My favourite example in Germany is "Once upon a time in the West" (as far as I can tell a direct translation from the Italian original) which is "Spiel mir das Lied vom Tod" in Germany: "Play the song about death/of Death to me" (don't know if The Death or just death is meant). This is one of the rare occasions on which I prefer the German title, while the English translation of the German title sounds quite silly, imho. However, back to topic: The word "Jedi" is used as plural and singular in each English and German (at least I'm not aware of ever having heard "Jedis" in either language). While in German it's quite easy to distinguish them by the article (Der (sg)/ Die (pl)) even that is the same in English (The). Elektrizikekswerk (talk) 13:04, 12 August 2015 (UTC)
Actually, the Italian title would translate to "Once upon a time there was the West". "Il ritorno del Jedi" implies one Jedi only. Red Lieutenant (talk) 07:54, 13 August 2015 (UTC)

Wikipedia does note that Czar had become a title equivalent to King by the 19th Century, so perhaps that ought to be mentioned regarding "We Have a Czar Again." 173.245.54.41 (talk) (please sign your comments with ~~~~)

Specifically, Цар, or "Tsar" would in Bulgarian and Russian mean the equivalent of (native) monarch, while Крал/"kral" would be reserved for foreign monarchs. When referring to an emperor, you'd use император/"imperator". Thus I would argue that "Czar", as the western spelling of Tsar, is a reasonable facsimile for "King". Meledin (talk) 14:11, 12 August 2015 (UTC)

Gaaaah! Power and force are not synonyms! Power and force-velocity are! Edit:thx whoever 108.162.221.75 10:41, 12 August 2015 (UTC)

You can probably put that in the same category as the mass delusion about what weight actually is. (SWIDT?) 141.101.99.90 14:35, 12 August 2015 (UTC)
Not the same, right, but given the other variables remain the same, the Power raises aequivalent to Force. The sentence in whole remains correct that way. 162.158.90.235 (talk) (please sign your comments with ~~~~)

The movie cases look like they form an upside down V, I and I. Could this also be a reference to the new Star Wars movie? --141.101.98.30 19:50, 12 August 2015 (UTC)

I doubt it. It's not obvious enough. KieferSkunk (talk) 21:22, 12 August 2015 (UTC)

"Conveniently" forgot Space Trips V: The Ultimate Border and VI: A Pristine Land, did we Randall? 108.162.250.165 (talk) (please sign your comments with ~~~~)

"Ultimate border" sounds too good. I would suggest:"Remote border" or "The furthest we have been from home (so far)". Continuing: "Space Trip: Overlooked Land ", "Space Trip: Full House", "Space Trip: Touched for the very first time", "Space Trip: Trouble with locals", "Space Trip: Recurring villian", "Space Trip: Space Trip", "Space Trip: Who turned off the light?", "Space Trip: To Infinity!" Carewolf (talk) 10:35, 13 August 2015 (UTC)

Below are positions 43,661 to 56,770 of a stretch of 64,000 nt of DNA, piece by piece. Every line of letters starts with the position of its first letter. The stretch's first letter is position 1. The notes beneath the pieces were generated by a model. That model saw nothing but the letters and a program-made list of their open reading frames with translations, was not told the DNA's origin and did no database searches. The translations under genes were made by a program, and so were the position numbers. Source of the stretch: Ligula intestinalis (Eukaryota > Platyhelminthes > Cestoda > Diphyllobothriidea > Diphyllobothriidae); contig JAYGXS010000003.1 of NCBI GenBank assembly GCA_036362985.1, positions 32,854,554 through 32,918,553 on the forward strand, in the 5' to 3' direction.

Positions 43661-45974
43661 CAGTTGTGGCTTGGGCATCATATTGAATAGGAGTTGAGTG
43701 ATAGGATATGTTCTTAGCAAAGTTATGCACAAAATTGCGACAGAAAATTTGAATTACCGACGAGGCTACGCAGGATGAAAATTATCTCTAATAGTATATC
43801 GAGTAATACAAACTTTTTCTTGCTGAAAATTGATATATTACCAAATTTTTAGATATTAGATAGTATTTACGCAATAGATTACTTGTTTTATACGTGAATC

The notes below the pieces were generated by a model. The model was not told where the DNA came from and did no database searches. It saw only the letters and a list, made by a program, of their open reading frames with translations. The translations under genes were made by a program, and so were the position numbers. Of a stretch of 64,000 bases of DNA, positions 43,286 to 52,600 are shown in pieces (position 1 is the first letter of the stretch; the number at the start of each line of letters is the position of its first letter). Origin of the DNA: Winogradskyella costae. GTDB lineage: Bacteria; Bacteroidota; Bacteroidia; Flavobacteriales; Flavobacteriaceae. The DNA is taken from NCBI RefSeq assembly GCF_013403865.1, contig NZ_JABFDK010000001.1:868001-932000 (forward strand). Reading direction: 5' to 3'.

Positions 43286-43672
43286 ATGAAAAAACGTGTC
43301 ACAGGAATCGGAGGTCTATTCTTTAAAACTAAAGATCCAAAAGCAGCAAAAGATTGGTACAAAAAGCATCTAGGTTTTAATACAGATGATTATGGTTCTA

"Pristine Land" or "Overlooked land" doesn't really resonate with either the movie or the play. Why not "Space Trip VI: Life After Death"? 141.101.98.145 16:34, 25 August 2015 (UTC)
He also skipped Space Fights: When Identical Twins Attack and Space Fights: The Bad Wizards' Comeback.
And of course Foreigner, Foreigners, Foreigner Cubed, Born-Again Foreigners, and Foreigners Fighting Carnivores. 162.158.255.52 10:33, 29 September 2015 (UTC)
Great, now we have to add Demigod who Stole Fire and Foreigner: Agreement. 172.68.211.82 (talk) (please sign your comments with ~~~~)

Alright, now I'm going to try to do the DC and Marvel Cinematic Universes. Feel free to add or change if you think you could put something better in.

Marvel:

The Angry Green Guy Ferric Man Ferric Man Defends Himself Against the Government Thunder God Patriotic Commanding Officer Everyone From the First Five Films Ferric Man Loses His Gadgets Patriotic Commanding Officer: His Enemy is His Old Friend Thunder God: (The Dark World) Defenders of the Star System Everyone From the First Nine Films Fight a Robot Formicidae Man Patriotic Commanding Officer against Ferric Man Mystic Superhero Defenders of the Star System Again Arachnid Man Returns Thunder God: The Apocalypse (At present)

DC: Übermensch Übermensch II Übermensch III Übermensch IV: No More Nuclear Weapons Chiroptera Man (1989) Chiroptera Man Comes Back Eternal Chiroptera Man Chiroptera Man & Erithacus Rubecula Felidae Woman Chiroptera Man Starts Out Übermensch Comes Back to Earth The Sombre Sir The Source of Light in the 500nm Wavelength The Sombre Sir Climbs The Iron-carbon mixture Man Übermensch fights Chiroptera Man, just because. Villains as Heroes Amazing Amazon All The Heroes So Far (At present) 172.68.211.82 (talk) (please sign your comments with ~~~~)

Thank you to the person who did the comic rotated! My neck was hurting. 108.162.216.164 (talk) (please sign your comments with ~~~~)

I'm curious, does anyone have a list to movie titles that have been similarly altered? 162.158.2.227 06:33, 14 August 2015 (UTC)

Not what you mean, but I'd used Google to look for "film titles translated names" (yeah, 'film' vs. 'movie', I know... but Google seems to have translated my Rightpondian terminology sufficiently) and it looks like it's definitely something people pay attention to. 141.101.98.159 13:15, 14 August 2015 (UTC)


I had no idea what "The Jewelry God," meant, since that's a terribly mangled: "The Lord of the Rings" is of course a reference to the ring that rules all the other rings, as was made plain in the book. So "The Jewelry God" is backwards, and should have been "The God Jewelry." Mwenechanga (talk) 17:50, 8 September 2015 (UTC)